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Population, family planning and reproductive health policy harmonization in Bangladesh (Inglês)

Over the past 30 years, Bangladesh has achieved significant economic and human development progress, and demonstrated impressive policy as well as programmatic commitment to lowering the fertility level. However, its future socioeconomic prospects may be hampered by its population growth rate, depending on how quickly the fertility rates decline and at which point they stabilize. Projections estimate that the total population of Bangladesh in 2051 could increase to 218.1 million under a laissez faire projection scenario and 201.3 million under an accelerated fertility transition (AFT) scenario. This difference would have significant impacts on public spending, public services, and job creation. An AFT scenario would enable the country to improve the dependency ratios – possibly resulting in economic benefits from harnessing the demographic dividend for several decades. To accelerate the demographic transition, the government will need to revitalize high-level coordination to ensure multisectoral engagement in population policies, including increasing the age at marriage, and improving education, skills development, job creation, and social safety nets for the vulnerable population groups. In addition, a sustained decline in fertility through increased access and coverage of family planning (FP) services is crucial, mainly by focusing on lagging regions and hard-to-reach areas, and by expanding the supply and provision of FP long acting and permanent methods. Strengthening the synergy and coordination of service delivery between the Health and FP directorates by building capacity for systems strengthening; promoting cross-referral between programs; and efficient provisioning of FP and reproductive health services through community clinics need to remain at the forefront of the government’s health improvement efforts in Bangladesh.


  • Autor

    El-Saharty, Sameh; Zunaid-Ahsan, Karar; May, John F.

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    Documento de Trabalho

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    Sul da Ásia,

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    Population, family planning and reproductive health policy harmonization in Bangladesh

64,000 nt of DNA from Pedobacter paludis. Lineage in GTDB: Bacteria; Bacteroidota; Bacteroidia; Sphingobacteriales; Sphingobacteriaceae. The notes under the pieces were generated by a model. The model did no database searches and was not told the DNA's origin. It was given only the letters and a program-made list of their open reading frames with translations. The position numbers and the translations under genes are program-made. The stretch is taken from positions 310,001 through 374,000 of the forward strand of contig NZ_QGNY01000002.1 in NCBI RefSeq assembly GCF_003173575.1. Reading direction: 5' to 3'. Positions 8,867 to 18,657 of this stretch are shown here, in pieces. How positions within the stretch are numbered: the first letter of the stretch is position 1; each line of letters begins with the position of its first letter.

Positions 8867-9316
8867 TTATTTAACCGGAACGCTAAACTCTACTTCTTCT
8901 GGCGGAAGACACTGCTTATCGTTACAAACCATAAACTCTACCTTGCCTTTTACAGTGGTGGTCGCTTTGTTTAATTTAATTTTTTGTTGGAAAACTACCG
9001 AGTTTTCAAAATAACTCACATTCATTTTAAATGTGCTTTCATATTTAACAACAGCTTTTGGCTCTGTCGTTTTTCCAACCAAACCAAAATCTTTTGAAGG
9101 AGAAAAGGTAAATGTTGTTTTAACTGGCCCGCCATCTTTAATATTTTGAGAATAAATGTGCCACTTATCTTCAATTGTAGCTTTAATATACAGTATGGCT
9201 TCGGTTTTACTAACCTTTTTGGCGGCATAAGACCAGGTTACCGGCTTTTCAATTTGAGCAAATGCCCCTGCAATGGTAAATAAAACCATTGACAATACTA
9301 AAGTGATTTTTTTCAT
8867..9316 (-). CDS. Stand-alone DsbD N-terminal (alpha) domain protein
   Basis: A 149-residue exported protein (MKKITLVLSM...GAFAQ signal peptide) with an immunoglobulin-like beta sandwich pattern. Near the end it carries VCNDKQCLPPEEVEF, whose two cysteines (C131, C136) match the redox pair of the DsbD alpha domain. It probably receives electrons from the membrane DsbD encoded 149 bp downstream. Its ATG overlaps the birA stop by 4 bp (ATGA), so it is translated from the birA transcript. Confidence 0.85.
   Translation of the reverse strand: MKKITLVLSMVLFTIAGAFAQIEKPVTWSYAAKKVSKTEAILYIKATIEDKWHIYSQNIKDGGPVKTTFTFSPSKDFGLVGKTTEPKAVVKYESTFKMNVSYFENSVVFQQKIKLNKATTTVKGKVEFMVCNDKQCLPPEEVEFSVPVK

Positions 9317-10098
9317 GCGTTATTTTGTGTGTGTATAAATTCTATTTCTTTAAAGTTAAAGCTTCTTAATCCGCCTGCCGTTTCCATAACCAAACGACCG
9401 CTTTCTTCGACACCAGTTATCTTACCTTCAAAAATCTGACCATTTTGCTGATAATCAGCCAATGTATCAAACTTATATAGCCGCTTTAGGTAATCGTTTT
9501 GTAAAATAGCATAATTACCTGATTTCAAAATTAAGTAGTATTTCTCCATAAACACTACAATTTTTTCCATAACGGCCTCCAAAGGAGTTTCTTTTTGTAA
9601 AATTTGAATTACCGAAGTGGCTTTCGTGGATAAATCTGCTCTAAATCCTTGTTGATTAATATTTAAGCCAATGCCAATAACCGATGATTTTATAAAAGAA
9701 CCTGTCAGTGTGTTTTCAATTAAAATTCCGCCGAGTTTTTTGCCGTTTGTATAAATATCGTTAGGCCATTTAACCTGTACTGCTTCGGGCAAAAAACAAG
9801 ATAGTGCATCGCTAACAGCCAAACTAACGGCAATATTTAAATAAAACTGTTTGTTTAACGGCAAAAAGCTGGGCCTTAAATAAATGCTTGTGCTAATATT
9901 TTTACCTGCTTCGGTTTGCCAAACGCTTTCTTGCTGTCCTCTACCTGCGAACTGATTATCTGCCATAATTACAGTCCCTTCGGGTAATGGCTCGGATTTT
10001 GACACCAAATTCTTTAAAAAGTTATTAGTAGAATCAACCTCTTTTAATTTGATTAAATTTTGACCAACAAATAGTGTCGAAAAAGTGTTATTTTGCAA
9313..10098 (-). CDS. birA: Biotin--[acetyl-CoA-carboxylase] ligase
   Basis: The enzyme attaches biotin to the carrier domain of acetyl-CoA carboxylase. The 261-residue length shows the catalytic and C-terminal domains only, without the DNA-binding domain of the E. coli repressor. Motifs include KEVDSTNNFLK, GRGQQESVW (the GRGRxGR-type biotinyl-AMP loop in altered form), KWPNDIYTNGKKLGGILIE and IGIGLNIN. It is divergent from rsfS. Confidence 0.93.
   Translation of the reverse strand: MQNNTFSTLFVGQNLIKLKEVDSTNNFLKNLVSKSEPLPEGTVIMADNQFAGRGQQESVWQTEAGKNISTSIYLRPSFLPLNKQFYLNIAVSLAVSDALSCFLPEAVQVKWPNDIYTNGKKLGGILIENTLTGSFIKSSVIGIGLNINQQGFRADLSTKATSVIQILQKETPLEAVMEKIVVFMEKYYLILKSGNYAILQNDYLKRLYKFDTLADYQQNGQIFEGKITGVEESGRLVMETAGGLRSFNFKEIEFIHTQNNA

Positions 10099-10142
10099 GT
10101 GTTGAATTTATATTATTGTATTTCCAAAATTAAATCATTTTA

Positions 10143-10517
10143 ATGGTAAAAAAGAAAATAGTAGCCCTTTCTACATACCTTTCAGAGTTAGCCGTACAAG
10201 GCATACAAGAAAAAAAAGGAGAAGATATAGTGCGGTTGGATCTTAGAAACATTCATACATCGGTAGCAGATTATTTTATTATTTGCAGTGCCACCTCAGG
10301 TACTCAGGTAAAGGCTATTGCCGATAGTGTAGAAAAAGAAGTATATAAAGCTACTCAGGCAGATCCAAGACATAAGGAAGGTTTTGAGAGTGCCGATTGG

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    fertility decline;unmet need for family planning;children per woman;fertility transition;dependency ratio;replacement level;unmet need for contraception;demographic dividend;population momentum;Population Projection;Population Growth;Antenatal Care;maternal and child health;age at marriage;maternal mortality ratio;fertility level;Demographic and Health Survey;modern family planning methods;reproductive health service;reproductive health program;contraceptive method;age structure;life expectancy at birth;infant and child mortality;decline in fertility;total fertility rate;gross domestic product;Job Creation;Demographic Transition;higher level of education;demand for family planning;Reproductive and Maternal Health;early age at marriage;rate of population growth;Maternal and Newborn Health;annual population growth rate;Human Resources for Health;Acquired Immune Deficiency Syndrome;average number of child;health sector reform program;antenatal and postnatal care;shortage of health worker;family planning program;determinant of fertility;skilled birth attendance;future population growth;youth bulge;injectable contraceptive;permanent contraceptive methods;private sector provision;gross national income;public health measures;family planning trend;replacement of generation;reducing maternal mortality;implications for health;contraceptive prevalence rate;Population Policy;Population Aging;geographic distribution;live birth;early marriage;crude birth rate;public health policy;contributory pension schemes;social assistance program;curative health care;child health service;reproductive health care;issues of population;access to contraceptive;family planning activities;community health worker;point of service;health and nutrition;Health Service Delivery;per capita income;Population Age structure;reproductive health outcomes;skilled birth attendants;age of marriage;effective family planning;human development indicator;child immunization rate;rapid population growth;vulnerable population group;infrastructure and services;existing family planning;service delivery system;decline of fertility;Social Safety Nets;proportion of woman;reproductive health issue;impact of population;young married women;share of work;education and health;comments and feedback;life expectancy rate;reproductive health policy;net reproduction rate;number of daughters;wealth quintile;fertility reduction;demographic challenge;demographic factor;Population Density;young age;Birth Spacing;contraceptive discontinuation;pregnant woman;elderly care;Public Spending;replacement-level fertility;demography;



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